Bots love vaping, according to new research.
In the last several years, e-cigarettes have been gaining popularity, pushing combustible tobacco over and sparking both controversy and fandom.
But public health officials and doctors have tried to caution that the hype is premature and the health effects of e-cigarettes are largely unknown.
Now, scientists at San Diego State University have discovered that some of that buzz has been generated by bots.
In fact, the majority of tweets in praise of vaping were just automated messages written by electronic devices about electronics.
So, the researchers worry, bots may actually be behind the driver’s seat of the vaping discussion, skewing public perception to see vaping as healthier than science has as of yet shown.
Bots like this one are dominating the Twitter conversation about vaping, often making claims that e-cigarettes are not harmful to health, new research reveals
There is no doubt that vaping is more popular than ever.
E-cigarettess have made their way into the hands of more than nine million loyal users in the US, and there’s no sign of the market slowing down.
And it’s not just that smokers are switching over.
Teens are picking up electronic cigarettes left and right.
Juul is cool now, smoking cigarettes is not and social media, of course, has a hand in every trend, and how good, bad or healthy the public sees anything and everything.
Researchers at San Diego State University (SDSU) simply wondered exactly how Americans see and discuss e-cigarettes, as expressed online.
They went looking for patterns what people were saying but what they found were not people at all – although they were designed to sound like us.
‘We are not talking about accounts made to represent organizations, or a business or a cause. These accounts are made to look like regular people,’ said lead study author, Dr Lourdes Martin.
At first, she and her team divided the 194,000 tweets they had scraped from Twitter according to who wrote them (individuals or organizations) and the sentiment they expressed (positive or negative).
From those, they picked a random sample of less than 1,000 tweets, and 887 of those, they discovered, were shared by individuals, who may have been bots or not.
They were overwhelmingly in support of e-cigarettes, with 67 percent tweeting pro-vaping messages.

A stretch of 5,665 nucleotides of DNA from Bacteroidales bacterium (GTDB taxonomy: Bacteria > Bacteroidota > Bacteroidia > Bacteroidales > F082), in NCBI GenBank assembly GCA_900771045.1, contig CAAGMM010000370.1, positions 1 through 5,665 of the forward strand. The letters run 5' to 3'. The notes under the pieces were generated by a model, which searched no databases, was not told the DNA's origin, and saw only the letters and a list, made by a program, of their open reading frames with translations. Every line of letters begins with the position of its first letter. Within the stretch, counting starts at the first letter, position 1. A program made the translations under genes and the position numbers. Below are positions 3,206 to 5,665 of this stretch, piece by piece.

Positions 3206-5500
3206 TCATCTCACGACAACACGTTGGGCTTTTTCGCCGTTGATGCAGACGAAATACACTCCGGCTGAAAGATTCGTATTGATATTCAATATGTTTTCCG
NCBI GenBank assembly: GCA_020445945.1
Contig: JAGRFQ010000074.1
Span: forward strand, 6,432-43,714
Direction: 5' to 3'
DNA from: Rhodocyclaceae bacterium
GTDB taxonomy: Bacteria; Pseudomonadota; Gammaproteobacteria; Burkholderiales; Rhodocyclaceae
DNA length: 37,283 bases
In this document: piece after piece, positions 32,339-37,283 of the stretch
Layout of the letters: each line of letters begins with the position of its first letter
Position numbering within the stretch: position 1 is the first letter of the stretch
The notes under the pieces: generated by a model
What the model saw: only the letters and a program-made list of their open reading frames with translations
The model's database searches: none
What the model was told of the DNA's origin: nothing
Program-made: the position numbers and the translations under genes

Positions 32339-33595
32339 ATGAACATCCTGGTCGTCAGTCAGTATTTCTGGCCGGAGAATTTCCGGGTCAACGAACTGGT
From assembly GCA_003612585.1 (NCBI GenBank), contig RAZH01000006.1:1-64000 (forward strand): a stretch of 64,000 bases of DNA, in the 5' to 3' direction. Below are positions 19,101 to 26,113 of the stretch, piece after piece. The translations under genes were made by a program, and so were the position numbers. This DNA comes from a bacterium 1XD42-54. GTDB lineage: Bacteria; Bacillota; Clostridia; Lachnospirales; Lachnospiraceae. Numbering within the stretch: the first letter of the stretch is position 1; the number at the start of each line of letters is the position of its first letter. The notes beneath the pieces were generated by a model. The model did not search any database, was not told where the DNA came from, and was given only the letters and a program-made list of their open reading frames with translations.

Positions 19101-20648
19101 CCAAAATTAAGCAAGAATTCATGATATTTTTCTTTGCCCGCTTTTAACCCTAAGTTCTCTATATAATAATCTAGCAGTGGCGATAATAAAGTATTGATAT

When it came to the harmfulness of vaping, 54 percent of tweets from individuals claimed that e-cigarettes are ‘not harmful’ or do far less damage than combustible tobacco does.
WHAT PARENTS NEED TO KNOW ABOUT E-CIGARETTES
How they work:
E-cigarettes use a mixture of flavored liquids and nicotine to create a vapor.
This vapor is then inhaled by the user similarly to how one would smoke a regular cigarette.
Are these devices safe?
Since these devices don’t use traditional smoke, people are under the assumption that they are safe for you.
But the liquid in the e-cigarettes can contain harmful toxins and carcinogens including anti-freeze.
The nicotine in the e-cigarettes also had addictive components and can lead to other tobacco use. This can hinder brain development in teens.
Also, the devices can overheat and explode if defective.
The Food and Drug Administration does not certify e-cigarettes as a product to get over smoking regular cigarettes.
And most of those positive messages probably came from bots.
‘This raises the question: To what extent is the public health discourse online being driven by robot accounts,’ Dr Martinez said.
’Since most of [bots] are “commercial-oriented” or “political-oriented,” they will skew the analysis results and provide wrong conclusions for the analysis.’
Twitter offers the perfect platform for causes to unify and gain steam, and for users to legitimize one another.
In this case, the research team worries that bots may be fueling support for vaping and mobilizing interests that clash with public health initiatives cautioning against the use of any tobacco products.
And more people now consult the internet than the doctor about their health concerns.
Americans go to the doctor just three times a year, but spend 52 hours looking up health information online. Nearly all – 98 percent – of people surveyed in the Pew study earlier this year sought health information from the internet.
Mostly, people went looking for information not from doctors blogging or writing in journals online, but from other patients.
In view of the trust people put in one another to shed light on health issues online, disinformation spread by bots masquerading as individuals was a serious concern to Dr Martinez and her research team.
‘Organization among advocates of e-cigarettes [online] may result in a renormalization of tobacco that can undermine prior gains in public health,’ the study authors wrote.
The study, published this week in the Journal of Health Communication was not able to identify the bots’ exact owners, however, so many questions still remain.
‘Are these robot accounts evading regulations? I do not know the answer to that. But that is something consumers deserve to know, and there are some very clear rules about tobacco marketing and the ways in which it is regulated,’ she said.